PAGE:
Sunday, March 17, 2019

Significance of Dying and Death in To Build a Fire :: Build Fire Essays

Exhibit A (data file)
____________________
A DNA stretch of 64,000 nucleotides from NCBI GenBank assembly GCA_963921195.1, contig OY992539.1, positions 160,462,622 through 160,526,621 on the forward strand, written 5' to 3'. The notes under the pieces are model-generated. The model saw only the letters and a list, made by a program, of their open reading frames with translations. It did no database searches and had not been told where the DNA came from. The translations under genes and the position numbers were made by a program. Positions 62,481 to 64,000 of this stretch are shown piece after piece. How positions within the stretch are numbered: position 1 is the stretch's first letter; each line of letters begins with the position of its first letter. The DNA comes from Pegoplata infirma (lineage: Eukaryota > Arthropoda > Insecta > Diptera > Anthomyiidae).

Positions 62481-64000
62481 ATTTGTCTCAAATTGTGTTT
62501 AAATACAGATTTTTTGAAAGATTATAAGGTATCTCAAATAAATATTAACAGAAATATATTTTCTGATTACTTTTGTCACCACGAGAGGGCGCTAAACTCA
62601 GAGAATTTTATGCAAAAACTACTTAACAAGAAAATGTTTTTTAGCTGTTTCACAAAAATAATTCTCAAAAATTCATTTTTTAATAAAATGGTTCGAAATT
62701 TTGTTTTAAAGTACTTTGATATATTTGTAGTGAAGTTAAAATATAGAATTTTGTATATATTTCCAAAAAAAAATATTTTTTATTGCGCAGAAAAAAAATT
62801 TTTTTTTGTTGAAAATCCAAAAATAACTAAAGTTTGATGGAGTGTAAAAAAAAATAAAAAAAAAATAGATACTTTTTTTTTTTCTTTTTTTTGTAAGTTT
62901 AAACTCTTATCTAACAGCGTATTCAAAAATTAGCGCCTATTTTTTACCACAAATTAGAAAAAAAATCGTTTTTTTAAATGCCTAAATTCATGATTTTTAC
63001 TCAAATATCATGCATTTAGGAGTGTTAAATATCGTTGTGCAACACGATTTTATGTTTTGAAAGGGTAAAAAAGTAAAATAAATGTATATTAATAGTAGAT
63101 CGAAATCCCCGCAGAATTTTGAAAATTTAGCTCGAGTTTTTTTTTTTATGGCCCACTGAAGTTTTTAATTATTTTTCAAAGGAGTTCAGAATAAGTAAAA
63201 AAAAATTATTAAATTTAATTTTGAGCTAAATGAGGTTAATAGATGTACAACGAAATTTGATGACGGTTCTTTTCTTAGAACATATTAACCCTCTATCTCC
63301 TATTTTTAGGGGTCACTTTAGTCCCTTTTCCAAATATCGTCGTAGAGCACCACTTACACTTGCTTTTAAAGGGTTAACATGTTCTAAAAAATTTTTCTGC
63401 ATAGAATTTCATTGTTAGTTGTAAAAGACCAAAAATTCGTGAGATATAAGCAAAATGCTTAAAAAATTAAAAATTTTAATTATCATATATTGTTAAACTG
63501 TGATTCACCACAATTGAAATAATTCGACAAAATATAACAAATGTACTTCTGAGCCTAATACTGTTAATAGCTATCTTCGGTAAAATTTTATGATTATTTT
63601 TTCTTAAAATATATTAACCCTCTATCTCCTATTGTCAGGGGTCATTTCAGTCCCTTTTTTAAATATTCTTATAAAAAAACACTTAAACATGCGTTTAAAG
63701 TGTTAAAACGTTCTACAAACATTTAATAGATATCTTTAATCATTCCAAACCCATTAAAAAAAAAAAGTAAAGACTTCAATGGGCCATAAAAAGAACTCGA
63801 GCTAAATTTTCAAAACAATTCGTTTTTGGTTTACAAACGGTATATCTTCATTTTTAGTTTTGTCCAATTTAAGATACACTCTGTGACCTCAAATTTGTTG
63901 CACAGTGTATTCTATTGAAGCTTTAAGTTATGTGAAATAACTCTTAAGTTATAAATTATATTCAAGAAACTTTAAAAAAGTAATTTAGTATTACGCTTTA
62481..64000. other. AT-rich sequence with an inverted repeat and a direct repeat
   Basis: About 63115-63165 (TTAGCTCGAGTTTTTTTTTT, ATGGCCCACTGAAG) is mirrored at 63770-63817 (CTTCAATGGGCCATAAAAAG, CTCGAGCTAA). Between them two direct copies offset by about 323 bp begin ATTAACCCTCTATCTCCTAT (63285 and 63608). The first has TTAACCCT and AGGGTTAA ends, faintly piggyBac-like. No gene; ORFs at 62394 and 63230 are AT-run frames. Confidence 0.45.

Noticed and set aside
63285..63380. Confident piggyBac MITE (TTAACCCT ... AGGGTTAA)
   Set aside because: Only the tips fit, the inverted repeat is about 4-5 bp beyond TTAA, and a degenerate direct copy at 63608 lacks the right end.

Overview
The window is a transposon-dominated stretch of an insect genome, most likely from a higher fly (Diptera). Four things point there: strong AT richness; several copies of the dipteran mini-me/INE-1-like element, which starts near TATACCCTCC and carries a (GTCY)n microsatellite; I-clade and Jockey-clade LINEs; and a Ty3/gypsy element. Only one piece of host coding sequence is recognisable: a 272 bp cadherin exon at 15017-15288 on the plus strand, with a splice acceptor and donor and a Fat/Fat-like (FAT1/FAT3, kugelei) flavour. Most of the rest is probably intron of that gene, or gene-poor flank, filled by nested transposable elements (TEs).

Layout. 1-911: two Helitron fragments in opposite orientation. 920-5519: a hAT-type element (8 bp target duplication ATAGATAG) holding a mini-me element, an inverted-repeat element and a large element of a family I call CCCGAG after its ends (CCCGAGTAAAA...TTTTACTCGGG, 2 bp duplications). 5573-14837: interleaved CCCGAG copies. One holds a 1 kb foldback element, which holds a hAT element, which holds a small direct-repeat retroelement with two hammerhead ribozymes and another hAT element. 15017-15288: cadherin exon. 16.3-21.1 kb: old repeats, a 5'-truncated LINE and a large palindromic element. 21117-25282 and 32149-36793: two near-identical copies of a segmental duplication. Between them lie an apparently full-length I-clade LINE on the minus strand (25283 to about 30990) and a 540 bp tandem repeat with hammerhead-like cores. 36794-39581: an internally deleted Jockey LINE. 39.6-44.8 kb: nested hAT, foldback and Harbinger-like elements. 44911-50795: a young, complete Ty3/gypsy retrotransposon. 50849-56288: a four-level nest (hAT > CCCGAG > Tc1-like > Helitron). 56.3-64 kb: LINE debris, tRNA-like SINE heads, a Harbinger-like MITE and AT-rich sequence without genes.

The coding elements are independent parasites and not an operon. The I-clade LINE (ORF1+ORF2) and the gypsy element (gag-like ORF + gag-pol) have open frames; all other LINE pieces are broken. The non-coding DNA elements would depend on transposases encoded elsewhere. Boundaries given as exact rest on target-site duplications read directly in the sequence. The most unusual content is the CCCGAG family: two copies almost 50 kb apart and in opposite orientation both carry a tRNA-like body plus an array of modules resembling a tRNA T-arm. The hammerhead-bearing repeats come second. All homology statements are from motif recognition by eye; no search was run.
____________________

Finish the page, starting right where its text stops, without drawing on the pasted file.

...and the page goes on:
Significance of Dying and Death in To class a Fire            The significance of the words dying and death in Jack Londons 1910 novel, To Build a Fire continuously expresses the mans dwindling mania and bad luck in his journey along the Yukon trail to ensure the boys at camp.   London associates dying with the mans diminishing ability to stay partial(p) in the frigid Alaskan climate. The main characters predicament slowly worsens champion level at a time finally resulting in death. The fibber informs the reader the man lacks personal experience travelling in the Yukon terrain.  The stager warned the man about the harsh realities of the Klondike.  The confident main character thinks of the stage manager at Sulphur Creek as womanish.  Along the trail, the man falls into a hidden spring and attempts to build a nurture to dry his socks and stiff himself.  With his wet feet quickly growing numb, he realize s he has but one chance to successfully build a fire or face the harsh realities of the Yukon at one-hundred nine degrees below freezing.  Falling bamboozle from a tree blots out the fire and the character realizes he had skillful heard his own sentence of death.  Jack London introduces death to the reader in this scene.  The man realizes a encourage fire must be built without fail.  The mans mind begins to run wild with thoughts of insecurity and death when the second fire fails.  He recollects the story of a man who kills a intimation to stay warm and envisions himself killing his dog and crawling into the carcass to warm up so he can build a fire to save himself. London writes, a certain fear of death, dull and oppressive, came to him.   As the man slowly jams, he realizes he is in serious cark and can no longer make excuses for himself.  Acknowledging he would never commove to the camp and would soon be stiff and dead, he tries to clear this unwholesome thought from his mind by running down the trail in a last ditch effort to pump blood finished his extremities. The climax of the story describes the man picturing his body completely frozen on the trail.   He falls into the snow thinking, he is bound to freeze anyway and freezing was not as bad as lot thought.  There were a lot worse ways to die.  The man drowsed off-key into the most comfortable and

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